PEBAX-based mixed matrix membranes for post-combustion carbon capture
Bryan, Nicholas James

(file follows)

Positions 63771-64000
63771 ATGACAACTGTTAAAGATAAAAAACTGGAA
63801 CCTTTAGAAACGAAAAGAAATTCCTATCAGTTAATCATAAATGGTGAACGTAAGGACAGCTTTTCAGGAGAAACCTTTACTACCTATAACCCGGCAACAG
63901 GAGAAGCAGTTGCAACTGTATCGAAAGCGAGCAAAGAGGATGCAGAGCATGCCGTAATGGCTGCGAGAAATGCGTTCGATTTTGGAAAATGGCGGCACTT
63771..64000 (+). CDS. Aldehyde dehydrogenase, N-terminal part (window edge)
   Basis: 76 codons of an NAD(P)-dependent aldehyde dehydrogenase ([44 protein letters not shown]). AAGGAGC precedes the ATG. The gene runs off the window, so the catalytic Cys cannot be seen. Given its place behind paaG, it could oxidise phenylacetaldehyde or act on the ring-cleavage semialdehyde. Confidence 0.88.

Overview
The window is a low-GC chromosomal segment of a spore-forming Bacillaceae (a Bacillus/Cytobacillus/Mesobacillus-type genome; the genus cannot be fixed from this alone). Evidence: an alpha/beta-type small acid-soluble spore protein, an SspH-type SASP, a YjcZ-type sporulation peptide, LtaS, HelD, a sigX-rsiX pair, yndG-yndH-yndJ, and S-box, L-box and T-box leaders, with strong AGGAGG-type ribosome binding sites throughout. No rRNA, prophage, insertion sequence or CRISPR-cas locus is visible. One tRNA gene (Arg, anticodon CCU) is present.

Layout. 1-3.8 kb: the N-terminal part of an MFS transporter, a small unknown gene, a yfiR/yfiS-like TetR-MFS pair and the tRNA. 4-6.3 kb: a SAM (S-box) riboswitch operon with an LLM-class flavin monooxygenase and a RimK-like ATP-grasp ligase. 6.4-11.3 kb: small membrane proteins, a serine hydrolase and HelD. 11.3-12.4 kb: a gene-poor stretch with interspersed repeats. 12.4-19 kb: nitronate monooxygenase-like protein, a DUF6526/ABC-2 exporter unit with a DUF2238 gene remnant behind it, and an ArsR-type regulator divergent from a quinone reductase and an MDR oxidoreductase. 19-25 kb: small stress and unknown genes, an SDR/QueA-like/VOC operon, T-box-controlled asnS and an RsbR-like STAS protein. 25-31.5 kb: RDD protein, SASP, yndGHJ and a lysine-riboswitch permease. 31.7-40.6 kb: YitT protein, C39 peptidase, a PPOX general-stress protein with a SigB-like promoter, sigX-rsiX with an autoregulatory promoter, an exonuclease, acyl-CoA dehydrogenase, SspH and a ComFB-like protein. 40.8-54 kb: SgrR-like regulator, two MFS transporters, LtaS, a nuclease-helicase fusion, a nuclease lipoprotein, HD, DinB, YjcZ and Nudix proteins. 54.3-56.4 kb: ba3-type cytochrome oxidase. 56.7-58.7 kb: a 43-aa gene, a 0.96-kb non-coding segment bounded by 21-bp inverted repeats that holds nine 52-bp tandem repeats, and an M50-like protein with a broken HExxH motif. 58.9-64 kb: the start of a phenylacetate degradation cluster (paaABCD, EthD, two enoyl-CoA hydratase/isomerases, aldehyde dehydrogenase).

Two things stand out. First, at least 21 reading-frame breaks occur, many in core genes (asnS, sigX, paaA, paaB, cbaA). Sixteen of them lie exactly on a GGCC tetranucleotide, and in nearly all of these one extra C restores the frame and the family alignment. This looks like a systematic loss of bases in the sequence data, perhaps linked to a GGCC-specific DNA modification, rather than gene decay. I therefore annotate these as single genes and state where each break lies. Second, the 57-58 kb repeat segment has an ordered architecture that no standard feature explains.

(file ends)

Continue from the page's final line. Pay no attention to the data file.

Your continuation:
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Polymeric membranes exhibit a trade-off between permeability and selectivity in gas separations which limits their viability as an economically feasible post-combustion carbon capture technology. One approach to improve the separation properties of polymeric membranes is the inclusion of particulate materials into the polymer matrix to create what are known as mixed matrix membranes (MMMs). By combining the polymer and particulate phases, beneficial properties of both can be seen in the resulting composite material. One of the most notable challenges in producing mixed matrix membranes is in the formation of performance-hindering defects at the polymer-filler interface. Non-selective voids or polymer chain rigidification are but two non-desirable effects which can be observed. The material selection and synthesis route are key to minimising these defects. Thin membranes are also highly desirable to achieve greater gas fluxes and improved economical separation processes. Hence smaller nano-sized particles are of particular interest to minimise the disruption to the polymer matrix. This is a challenge due to the tendency of some small particles to form agglomerations. This work involved introducing novel nanoscale filler particles into PEBAX MH1657, a commercially available block-copolymer consisting of poly(ethylene oxide) and nylon 6 chains. Poly(ether-b-amide) materials possess an inherently high selectivity for the CO2/N2 separation due to polar groups in the PEO chain but suffer from low permeabilities. Mixed matrix membranes were fabricated with PEBAX MH1657 primarily using two filler particles, nanoscale ZIF-8 and novel nanoscale MCM-41 hollow spheres. This work primarily investigated the effects of the filler loading on both the morphology and gas transport properties of the composite materials. The internal structure of the membranes was examined using scanning electron microscopy (SEM), and the gas transport properties determined using a bespoke time-lag gas permeation apparatus. ZIF-8 is a zeolitic imidazolate framework which possesses small pore windows that may favour CO2 transport over that of N2. ZIF-8-PEBAX membranes were successfully synthesised up to 7wt.%. It was found that for filler loadings below 5wt.%, the ZIF-8 was well dispersed within the polymer phase. At these loadings modest increases in the CO2 permeability coeffcient of 0-20% compared to neat PEBAX were observed. Above this 5wt.% loading large increases in both CO2, N2 and He permeability coeffcients coincided with the presence of large micron size clusters formed of hundreds of filler ZIF-8 particles. The increases in permeability were attributed to voids observed within the clusters. MCM-41 is a metal organic framework that has seen notable interest in the field of carbon capture, due to its tunable pore size and ease of functionalisation. Two types of novel MCM-41 hollow sphere (MCM-41-HS) of varying pore size were incorporated into PEBAX and successfully used to fabricate MMMs up to 10wt.%. SEM showed the MCM-41 generally interacted well with the polymer with no signs of voids and was generally well dispersed. However, some samples of intermediate loading in both cases showed highly asymmetric distribution of nanoparticles and high particle density regions near one external face of the membrane which also showed the highest CO2 permeability coeffcients. It is suspected that these high permeabilities are due to the close proximity of nanoparticles permitting these regions to act in a similar way to percolating networks. It was determined that there was no observable effect of the varying pore size which was expected given the transport in the pores should be governed by Knudsen diffusion.